6. Think Gold – celebrate the 150th Anniversary of Gold Discovery in Cromwell by planting more locally sourced Kowhais (Sophora microphylla) from the Polytech or Nook Road Nursery.
  7. Trim garden edges more often – they looked so satisfying over Xmas.
  8. Cut the spent lavender, Hebe, thyme, sage back today.
  9. Remember to drink Sage Tea – it’s good for the memory.  Sprig of culinary sage steeped in boiling water 5 mins, remove and stir in a small teaspoon of manuka honey to taste. Surprisingly pleasant.
  10. Appreciate the small things, together they make a whole.

I wish you a contented and bountiful year to come.

Pass the Fat Hen


Abundance may be measured in many ways.

Mine comes from family, friends, community and the Humble Plot. I find it amongst my fellow artists at Hullabaloo Art Space, customers at Cromwell Gardenland and its there in a loved garden created by my own hand. Abundance is given and received with a caring and generous spirit, humour shared, and each time I lift my eyes to the horizon.
It can also arrive with a bag of sheep manure in the guise of ‘Fat Hen’; and if these were Neolithic times I’d be in clover (pardon the inaccurate pun). This annual weed was once grown as a vegetable, before spinach and cabbage were introduced into our diet around the 1600s. The soft leaves are highly nutritious and the taste is, well…green, but nestle Fat Hen leaves amongst fresh herbs and lettuce and you’ve got yourself a mean, green salad.
The Daylilies are about to pop so their peppery-melon flavoured petals will be added to the Boxing Day Salad – my contribution to the annual clan gathering and this year being held at my place. Over the years the family have grown to accept its unusual and vaguely familiar contents. “Isn’t that chickweed?”… yes. “Didn’t I see this growing down the drive?”… er, maybe. They have grown to trust the cook and are still standing.
Further ingredients will come from young beetroot leaves, broad beans (minus pods) planted too late in autumn, marigold petals, young peas (pods and all), nasturtium leaves, and those of immature celery. Young borage leaves for their hint of cucumber, and their flowers too. I’ll save some to tart up the ice cubes. Abundance abounds.
I share this favourite quote with you all – Let us be grateful to the people who make us happy; they are the charming gardeners who make our souls blossom. Amen and Merry Christmas.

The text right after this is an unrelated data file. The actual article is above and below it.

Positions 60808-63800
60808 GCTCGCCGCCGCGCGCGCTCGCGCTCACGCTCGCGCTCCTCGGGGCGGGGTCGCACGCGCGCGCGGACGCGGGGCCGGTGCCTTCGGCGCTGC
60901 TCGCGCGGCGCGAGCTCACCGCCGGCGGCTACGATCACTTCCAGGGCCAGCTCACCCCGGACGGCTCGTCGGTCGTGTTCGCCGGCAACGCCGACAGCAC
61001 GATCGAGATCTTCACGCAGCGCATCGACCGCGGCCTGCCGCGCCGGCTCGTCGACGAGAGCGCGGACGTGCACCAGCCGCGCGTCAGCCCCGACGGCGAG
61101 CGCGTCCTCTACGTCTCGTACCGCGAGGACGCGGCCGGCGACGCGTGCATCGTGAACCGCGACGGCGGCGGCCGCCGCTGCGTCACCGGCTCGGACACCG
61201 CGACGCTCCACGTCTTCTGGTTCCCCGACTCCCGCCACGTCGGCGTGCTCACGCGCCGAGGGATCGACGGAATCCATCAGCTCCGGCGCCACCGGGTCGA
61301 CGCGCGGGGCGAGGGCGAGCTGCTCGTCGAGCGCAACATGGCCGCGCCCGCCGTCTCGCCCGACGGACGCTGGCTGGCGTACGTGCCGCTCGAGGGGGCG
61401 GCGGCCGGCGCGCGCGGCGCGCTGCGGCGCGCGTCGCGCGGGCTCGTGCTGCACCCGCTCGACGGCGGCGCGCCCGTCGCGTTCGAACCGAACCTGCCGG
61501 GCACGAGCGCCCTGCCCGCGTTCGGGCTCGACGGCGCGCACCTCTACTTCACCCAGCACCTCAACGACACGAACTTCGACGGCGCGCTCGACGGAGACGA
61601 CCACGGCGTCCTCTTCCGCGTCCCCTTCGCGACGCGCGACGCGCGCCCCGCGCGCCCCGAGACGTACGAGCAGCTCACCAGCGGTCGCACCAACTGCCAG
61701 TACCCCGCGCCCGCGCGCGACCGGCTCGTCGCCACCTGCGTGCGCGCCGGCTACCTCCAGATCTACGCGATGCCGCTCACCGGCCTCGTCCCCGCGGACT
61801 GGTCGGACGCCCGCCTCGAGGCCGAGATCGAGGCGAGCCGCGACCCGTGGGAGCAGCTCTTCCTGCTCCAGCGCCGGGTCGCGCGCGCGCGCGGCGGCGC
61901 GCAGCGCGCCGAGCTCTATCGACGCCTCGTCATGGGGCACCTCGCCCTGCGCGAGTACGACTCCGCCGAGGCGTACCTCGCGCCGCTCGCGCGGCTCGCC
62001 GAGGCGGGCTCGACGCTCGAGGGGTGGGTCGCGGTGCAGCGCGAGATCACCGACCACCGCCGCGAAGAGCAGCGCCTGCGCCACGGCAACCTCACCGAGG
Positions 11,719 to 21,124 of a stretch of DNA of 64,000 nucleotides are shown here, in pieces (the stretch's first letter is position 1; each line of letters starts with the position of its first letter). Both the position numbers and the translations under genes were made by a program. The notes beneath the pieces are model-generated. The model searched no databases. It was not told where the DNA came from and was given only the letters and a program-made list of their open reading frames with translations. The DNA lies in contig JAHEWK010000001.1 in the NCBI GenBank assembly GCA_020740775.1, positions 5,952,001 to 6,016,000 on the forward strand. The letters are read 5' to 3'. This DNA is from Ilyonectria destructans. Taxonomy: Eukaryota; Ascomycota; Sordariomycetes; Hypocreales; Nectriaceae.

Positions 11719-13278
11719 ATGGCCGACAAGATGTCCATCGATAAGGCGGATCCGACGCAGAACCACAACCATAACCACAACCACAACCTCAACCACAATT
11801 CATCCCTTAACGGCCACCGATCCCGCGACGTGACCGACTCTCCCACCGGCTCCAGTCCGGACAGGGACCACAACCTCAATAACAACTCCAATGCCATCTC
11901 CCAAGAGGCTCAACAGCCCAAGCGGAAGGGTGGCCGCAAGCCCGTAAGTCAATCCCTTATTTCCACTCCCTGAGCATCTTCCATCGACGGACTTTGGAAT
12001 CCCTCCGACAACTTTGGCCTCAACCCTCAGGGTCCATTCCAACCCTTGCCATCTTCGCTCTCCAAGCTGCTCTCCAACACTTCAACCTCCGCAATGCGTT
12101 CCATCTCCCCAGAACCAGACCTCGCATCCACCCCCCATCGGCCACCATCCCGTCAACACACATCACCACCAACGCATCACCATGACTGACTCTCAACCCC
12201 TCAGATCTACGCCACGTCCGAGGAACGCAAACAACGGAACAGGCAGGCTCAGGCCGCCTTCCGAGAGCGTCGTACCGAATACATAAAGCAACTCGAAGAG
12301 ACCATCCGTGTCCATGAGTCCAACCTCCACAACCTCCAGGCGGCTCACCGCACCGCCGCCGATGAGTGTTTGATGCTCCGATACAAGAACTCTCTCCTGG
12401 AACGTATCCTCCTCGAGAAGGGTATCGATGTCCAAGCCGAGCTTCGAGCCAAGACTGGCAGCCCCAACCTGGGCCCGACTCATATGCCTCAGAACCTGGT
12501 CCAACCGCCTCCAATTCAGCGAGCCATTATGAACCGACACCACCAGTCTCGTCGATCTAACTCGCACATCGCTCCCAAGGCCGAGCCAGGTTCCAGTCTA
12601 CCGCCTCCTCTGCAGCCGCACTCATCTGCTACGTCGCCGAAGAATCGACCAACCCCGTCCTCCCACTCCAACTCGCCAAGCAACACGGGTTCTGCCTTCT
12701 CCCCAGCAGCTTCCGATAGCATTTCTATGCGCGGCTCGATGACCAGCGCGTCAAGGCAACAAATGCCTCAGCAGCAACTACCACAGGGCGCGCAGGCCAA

Grrrass Grrrub Grrr

Grass Grub may not strike fear and loathing into the hearts of non-gardeners, but anyone who has sown and tended a new lawn with visions of a rich green swathe, only to find it mottled with patches of bare earth in autumn will know the frustration wrought by the larval Brown Beetle. It’s enough to rip one’s knickers.

Lawn Prills are ineffective until the next generation hatch as grubs later in summer, but the beetle emerging from deep underground over the next month is partial to plants above ground too so it’s worth considering some action. A bucket or 3 of soapy water placed under an outdoor light works rather well.

Herbs fall into 4 categories – annuals, biennials, true perennials and shrubby perennials.  True perennials die back in winter and include lovage, chives, mint, fennel, marjoram, horseradish and tarragon while the shrubby, usually hot climate types include rosemary, bay, lavender, culinary sage and thyme. All types require slightly different conditions and herein lies the challenge when planting an herb garden.

The annuals – large leaf basil, coriander, dill, borage – are best grown in the veggie garden as they have the same water and soil requirements as other annual edibles. Biennial parsley and Florence fennel are better suited to a spot that won’t be disturbed by cultivation between seasons, perhaps along the edge of the veggie plot. Like-wise the true perennials, although be warned, some of them can be grow very tall or wide. In my garden the shrubby types are in the dry beds, along with sedums, achillea, verbena bonariensis and other like-minded ornamentals, where they add form and texture over winter while their neighbours all but disappear.

Potted herbs are useful (and in fact necessary for the mint family) but will need constant watering and feeding to achieve the same lushness.

Why, hello again Dolly

Dolly Parton is about to pop her corset. Dolly, you may remember, is the unnamed American bred Iris germanica given to me 2 years ago by the Cromwell Iris Society. Naming her was easy since the singer and the bloom share much in common with both possessing large soft apricot bosoms, shapely violet skirts and a tough survival streak. To my knowledge Dolly P is not blessed with the bristly, dark orange beard common to Iris G, but who really knows?

My Dolly is planted in full sun in the Dry Garden amongst plump cushions of purple sage and thyme, euphorbia and lavender, miscanthus and blue grasses. She’s doing so well that she’s soon to be joined by some of her many relatives, for Iris are a large whanau of many different hues, heights and temperaments. The Beardeds are particularly suited to our hot, dry summers and free draining soil. They like their rhizomes exposed to the sun and soil not too rich, just a scattering of compost around the outer root zone in spring or autumn is enough. Oh, and rabbits seem to leave them alone…convinced yet?

Speaking of show offs, Clematis are centre stage right now. Like roses, clematis varieties number in the hundreds with colour and bloom size to suit most situations but that’s where any comparisons end. Most Climbers like their roots in the cool shade; after all, they developed their tendencies in order to reach the light. An exception is Wisteria, who seems not to mind either way. An arresting sight for travellers over the once gorse covered Rimutakas between Wellington and the Wairarapa, is Clematis paniculata. Native bush has regenerated over the past 30 years and with the return of the tree canopy, so too have the native climbers.

Clematis paniculata link: